And of course, we discussed science. Several times we came back to the question of how Frankenstein could find so ugly something he created. Yet aren’t we still so blinded by possibilities that we don’t recognize the dangers until too late? Mary Shelley was kept indoors during the cold summer of 1816. No television. No video games. No internet. What a different world it might be . . .

Fortunately we do still get together and discuss philosophy and literature and life. Our discussion was full and self-sustaining. As always, not to be missed.

  • Other works discussed:
  • Dracula (1897) by Bram Stoker
  • On the Origin of Species (1859) Charles Darwin
  • “Yes, Frankenstein really was written by Mary Shelley. It’s obvious – because the book is so bad.” article by Germaine Greer (The Guardian. April 12, 2007)

Twenty Miles From A Match Discussion Journal

Creating shared experiences through books is my primary objective for our book club. Reading can be pleasurable, educational, and more! But in a large community, especially TwentyMilesFromAMatchone populated from around the world, it can bring us all a little bit closer, give us a reason to get together, help us understand each other, make us all insiders — privy to a history and legacy that is much more than the “Sin City” outsiders see. Participating in this year’s Nevada Reads: First All State Community Group Read is exactly the kind of experience I feel privileged to share.

We had over 20 library patrons and eight staff members read Twenty Miles From a Match by Sarah E. Olds. Staff members shared (and continue to share!) their thoughts — often with a smile or laugh. One staff member was particularly taken by Sarah Olds’ “great determination.” She was impressed by how “a positive attitude goes a long way in making our lives happier and contented.” Another was more unbelieving that the tall tales were actually true!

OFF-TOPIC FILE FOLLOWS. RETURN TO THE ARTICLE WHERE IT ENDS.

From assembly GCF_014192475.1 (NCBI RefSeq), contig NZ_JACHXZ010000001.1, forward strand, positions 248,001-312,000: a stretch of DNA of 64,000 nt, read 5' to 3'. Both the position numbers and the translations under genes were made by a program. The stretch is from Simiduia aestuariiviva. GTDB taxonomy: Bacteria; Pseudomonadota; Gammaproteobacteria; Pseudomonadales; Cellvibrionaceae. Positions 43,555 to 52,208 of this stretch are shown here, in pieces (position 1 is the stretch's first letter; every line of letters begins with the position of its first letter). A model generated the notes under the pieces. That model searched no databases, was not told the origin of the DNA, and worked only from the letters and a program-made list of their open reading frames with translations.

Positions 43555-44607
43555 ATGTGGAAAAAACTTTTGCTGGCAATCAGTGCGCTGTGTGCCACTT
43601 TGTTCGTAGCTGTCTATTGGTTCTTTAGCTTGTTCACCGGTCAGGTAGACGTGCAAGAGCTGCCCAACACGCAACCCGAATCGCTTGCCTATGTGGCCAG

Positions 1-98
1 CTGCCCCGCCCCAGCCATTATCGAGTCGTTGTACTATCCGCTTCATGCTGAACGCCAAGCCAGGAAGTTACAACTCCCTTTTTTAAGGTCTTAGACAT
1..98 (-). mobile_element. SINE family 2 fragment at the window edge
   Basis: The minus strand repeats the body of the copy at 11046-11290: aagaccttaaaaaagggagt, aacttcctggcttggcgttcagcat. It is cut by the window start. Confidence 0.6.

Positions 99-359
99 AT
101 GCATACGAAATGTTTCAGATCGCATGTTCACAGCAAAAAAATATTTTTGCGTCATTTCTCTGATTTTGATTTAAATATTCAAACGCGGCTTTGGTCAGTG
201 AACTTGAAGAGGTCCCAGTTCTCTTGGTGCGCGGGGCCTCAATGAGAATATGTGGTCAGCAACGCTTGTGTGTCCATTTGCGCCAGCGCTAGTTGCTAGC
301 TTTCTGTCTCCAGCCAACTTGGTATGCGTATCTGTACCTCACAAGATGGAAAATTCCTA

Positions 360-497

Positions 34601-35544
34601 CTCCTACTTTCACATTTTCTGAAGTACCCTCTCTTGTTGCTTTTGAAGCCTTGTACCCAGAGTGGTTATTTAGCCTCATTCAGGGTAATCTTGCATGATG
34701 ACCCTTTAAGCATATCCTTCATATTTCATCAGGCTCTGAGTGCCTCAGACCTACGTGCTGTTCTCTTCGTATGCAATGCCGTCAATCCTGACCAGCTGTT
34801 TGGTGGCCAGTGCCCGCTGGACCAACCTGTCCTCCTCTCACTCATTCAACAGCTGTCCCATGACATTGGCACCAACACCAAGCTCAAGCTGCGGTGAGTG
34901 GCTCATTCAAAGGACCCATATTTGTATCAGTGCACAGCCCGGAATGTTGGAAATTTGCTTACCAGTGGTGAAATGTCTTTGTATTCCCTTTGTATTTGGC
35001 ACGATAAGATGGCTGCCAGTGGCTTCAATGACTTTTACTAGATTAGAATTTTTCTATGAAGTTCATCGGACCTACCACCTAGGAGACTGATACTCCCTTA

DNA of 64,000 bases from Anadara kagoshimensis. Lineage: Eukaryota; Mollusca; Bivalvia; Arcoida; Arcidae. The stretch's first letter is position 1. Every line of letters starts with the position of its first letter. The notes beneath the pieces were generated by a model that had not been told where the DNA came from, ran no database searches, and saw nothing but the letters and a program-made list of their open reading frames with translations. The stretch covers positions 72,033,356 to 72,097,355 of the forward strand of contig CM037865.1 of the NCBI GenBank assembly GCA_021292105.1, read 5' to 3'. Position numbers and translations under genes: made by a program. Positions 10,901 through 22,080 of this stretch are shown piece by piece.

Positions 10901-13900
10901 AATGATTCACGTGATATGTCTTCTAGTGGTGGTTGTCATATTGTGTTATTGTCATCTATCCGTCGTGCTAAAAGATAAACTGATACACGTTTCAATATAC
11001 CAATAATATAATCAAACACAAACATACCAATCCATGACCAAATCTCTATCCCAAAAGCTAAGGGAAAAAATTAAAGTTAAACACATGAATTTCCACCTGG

At our meeting, we had the same mix of awe and incredulity: Pollyanna, Eyeopener, Superwoman! Several members commented that they like their “city life” and couldn’t imagine choosing to head out into the desert wilderness. This was pioneering, not just homesteading! One felt that the book was “like a window into another world.” Another loved the silence in the story. Our world today — with television and internet — is always demanding our attention. He said that the book “hit me and gave me a sense of loss.”

We discussed our own experiences.  One member grew up in rural Hawaii, laughingly sharing with us how the word macadamized seemed made for the macadamia nut shells they used to cover roads. We all seemed to be struck by the sense of community. Thirty-five miles from Reno and twenty miles from a match, Sarah Olds’ family seemed more a part of a community than we are with neighbors ten feet away. Another member had taken her children in the 1970s to rural North Dakota to escape city life — a fabulous experience but hard. Bad things can happen anywhere.